Pictured instructions and a video showing how to make and play with oobleck, a non-Newtonian fluid that flows like a liquid when moved slowly, but feels like a solid when you quickly push it.
For more science fun with the kids, be sure to check out our Edible Plant Cell project.
This cornstarch and water experiment is a great way to teach the States of Matter and non-Newtonian fluids. Is it a liquid or solid? YOU decide!
You can pick it up like a solid, but it will run through your fingers like a liquid – it is unlike anything you’ve felt before!
This experiment can be a bit messy, but couldn’t be easier to create and it will provide an entire afternoon of fun! Keep the kids at the counter and this Ooblek will wipe up just fine!
Cornstarch and Water Experiment
Here is the simple Oobleck recipe:
OOBLECK INGREDIENTS –
- 1 cup of corn starch
- 1/2 cup of water
- small dish or bowl
OPTIONAL MATERIALS –
- Newspaper (to cover your experiment area)
- Food Coloring (if you want to make it colorful)
- Small plastic toyS
CLASSROOM APPLICATIONS –
You can use this experiment in conjunction with the Dr. Suess’s book “Bartholomew and the Oobleck”. Just add some green food coloring to your mixture and have fun!
DIRECTIONS – Mix the cornstarch with water in your bowl. Add more or less of each ingredient until you get the consistency of honey.
Play with it!
- Tap the surface with a spoon- does it splash?
- Grab a handful and watch it slip through your fingers.
- Grab another handful and squeeze it in your palms. Does it slip through?
- Let your fingers slip slowly down to the bottom of the bowl. Try to pull them out fast!
- Grab a handful and roll it in the palm of your hands to make a ball. Stop rolling and watch what happens!
- Place a small plastic toy on the surface- does it sink?
- Stir the mixture slowly with your finger- do you feel resistance?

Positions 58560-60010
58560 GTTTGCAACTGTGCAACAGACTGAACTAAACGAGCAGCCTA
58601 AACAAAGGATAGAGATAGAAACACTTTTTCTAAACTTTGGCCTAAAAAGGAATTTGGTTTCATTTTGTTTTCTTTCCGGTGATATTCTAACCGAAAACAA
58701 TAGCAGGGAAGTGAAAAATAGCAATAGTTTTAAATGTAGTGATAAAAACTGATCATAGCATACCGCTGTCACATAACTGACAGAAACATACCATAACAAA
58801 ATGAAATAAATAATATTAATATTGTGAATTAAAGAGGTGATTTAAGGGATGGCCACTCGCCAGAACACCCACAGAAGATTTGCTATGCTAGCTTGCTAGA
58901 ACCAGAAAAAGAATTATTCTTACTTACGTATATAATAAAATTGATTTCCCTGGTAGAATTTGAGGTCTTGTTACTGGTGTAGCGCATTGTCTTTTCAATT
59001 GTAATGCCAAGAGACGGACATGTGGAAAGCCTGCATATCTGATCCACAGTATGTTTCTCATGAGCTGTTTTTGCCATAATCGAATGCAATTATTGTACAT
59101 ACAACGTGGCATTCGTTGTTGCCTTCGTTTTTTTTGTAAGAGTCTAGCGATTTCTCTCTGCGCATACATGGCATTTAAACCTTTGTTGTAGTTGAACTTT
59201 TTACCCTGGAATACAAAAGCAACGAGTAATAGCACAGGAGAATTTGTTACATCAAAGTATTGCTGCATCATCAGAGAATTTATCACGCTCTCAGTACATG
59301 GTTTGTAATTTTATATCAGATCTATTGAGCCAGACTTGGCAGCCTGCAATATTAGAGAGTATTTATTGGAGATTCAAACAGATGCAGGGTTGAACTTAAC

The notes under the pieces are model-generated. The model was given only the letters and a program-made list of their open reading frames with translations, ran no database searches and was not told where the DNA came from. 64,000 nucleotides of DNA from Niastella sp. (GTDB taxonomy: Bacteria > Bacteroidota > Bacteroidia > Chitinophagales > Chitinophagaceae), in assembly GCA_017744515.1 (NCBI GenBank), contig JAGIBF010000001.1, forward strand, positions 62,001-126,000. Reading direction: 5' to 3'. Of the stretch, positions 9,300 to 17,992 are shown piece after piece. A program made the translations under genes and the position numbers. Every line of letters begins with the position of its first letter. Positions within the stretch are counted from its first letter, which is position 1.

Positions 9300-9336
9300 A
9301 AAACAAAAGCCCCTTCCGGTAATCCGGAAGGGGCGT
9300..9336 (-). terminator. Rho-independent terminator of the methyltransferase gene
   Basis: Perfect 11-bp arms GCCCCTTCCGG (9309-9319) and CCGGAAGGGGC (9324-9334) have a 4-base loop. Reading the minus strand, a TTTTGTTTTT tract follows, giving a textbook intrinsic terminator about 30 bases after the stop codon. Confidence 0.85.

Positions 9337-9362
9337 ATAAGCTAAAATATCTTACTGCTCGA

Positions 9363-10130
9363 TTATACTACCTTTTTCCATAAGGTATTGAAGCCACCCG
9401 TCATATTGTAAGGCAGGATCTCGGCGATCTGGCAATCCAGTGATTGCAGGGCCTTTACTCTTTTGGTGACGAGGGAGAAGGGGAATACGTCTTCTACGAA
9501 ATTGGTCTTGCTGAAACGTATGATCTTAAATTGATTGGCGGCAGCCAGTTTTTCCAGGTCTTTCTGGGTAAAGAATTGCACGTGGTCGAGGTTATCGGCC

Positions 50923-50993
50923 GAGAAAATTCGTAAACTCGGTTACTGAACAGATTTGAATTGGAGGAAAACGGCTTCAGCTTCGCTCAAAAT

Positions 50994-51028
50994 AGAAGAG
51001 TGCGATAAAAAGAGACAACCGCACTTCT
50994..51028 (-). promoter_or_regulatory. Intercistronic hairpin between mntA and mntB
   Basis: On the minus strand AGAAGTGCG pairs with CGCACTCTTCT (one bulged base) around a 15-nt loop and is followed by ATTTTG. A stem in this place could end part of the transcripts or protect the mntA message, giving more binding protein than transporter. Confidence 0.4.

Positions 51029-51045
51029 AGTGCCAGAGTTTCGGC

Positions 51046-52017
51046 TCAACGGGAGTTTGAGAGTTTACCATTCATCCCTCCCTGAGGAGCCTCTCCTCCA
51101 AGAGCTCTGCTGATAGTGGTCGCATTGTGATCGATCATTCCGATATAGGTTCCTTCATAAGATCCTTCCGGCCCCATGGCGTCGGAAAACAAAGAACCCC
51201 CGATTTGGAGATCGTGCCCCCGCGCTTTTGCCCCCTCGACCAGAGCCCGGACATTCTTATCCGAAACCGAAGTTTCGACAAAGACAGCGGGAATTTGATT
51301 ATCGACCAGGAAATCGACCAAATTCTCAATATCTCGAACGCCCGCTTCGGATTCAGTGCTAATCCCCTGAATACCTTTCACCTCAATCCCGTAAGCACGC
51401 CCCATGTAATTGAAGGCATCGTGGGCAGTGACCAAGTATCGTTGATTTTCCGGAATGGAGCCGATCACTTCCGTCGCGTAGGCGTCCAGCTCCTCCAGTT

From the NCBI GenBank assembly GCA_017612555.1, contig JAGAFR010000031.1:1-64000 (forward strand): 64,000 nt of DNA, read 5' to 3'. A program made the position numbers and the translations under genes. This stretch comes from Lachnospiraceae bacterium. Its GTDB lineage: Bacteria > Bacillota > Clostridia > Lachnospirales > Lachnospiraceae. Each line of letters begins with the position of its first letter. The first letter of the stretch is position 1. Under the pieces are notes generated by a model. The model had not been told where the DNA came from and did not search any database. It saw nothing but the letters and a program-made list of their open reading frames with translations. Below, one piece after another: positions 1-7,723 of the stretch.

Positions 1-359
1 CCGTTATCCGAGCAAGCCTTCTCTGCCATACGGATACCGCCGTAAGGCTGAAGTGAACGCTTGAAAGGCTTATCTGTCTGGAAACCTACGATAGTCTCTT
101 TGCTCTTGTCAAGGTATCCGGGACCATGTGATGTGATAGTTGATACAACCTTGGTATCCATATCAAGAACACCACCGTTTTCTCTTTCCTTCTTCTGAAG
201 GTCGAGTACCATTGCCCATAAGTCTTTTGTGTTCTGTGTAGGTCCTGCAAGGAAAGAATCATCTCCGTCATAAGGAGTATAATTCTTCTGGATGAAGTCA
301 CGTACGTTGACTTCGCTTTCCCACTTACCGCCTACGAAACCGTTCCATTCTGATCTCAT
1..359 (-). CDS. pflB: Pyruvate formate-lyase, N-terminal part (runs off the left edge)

- Now, stir the mixture quickly with your finger – do you feel resistance now?
Cornstarch and Water Science Experiment Explanation
In the 1700s, Sir Isaac Newton identified the properties of a liquid. Water, juice, and other liquids have those properties and are called Newtonian Liquids or Fluids. The cornstarch and water mixture has properties of both a liquid and a solid, so it is identified as a non-Newtonian fluid.
This mixture is made up of solid particles suspended in water. Chemists, Physicists, and Scientists call this type of mixture a colloid. Colloids behave differently than solids and liquids. It can act like a solid when you apply force but acts like a liquid when it isn’t under pressure.
Can you name any other non-Newtonian fluids?
Ketchup and quicksand are both non-Newtonian fluids.
- Next time you need to get some stubborn ketchup out of a bottle, don’t smack it – that will actually slow it down. All you need to do to get it out is to tip it over and have some patience.
- And if you ever find yourself in quicksand, don’t panic and try to get out quickly! Move slowly, because the less force you apply, the less the quicksand will resist your movement.
Leave us a comment below if you try this cornstarch and water experiment and let us know how it goes. HAVE FUN EXPERIMENTING!!
Here is a video my kids and I made doing this cornstarch and water experiment, but keep reading for detailed directions and scientific applications –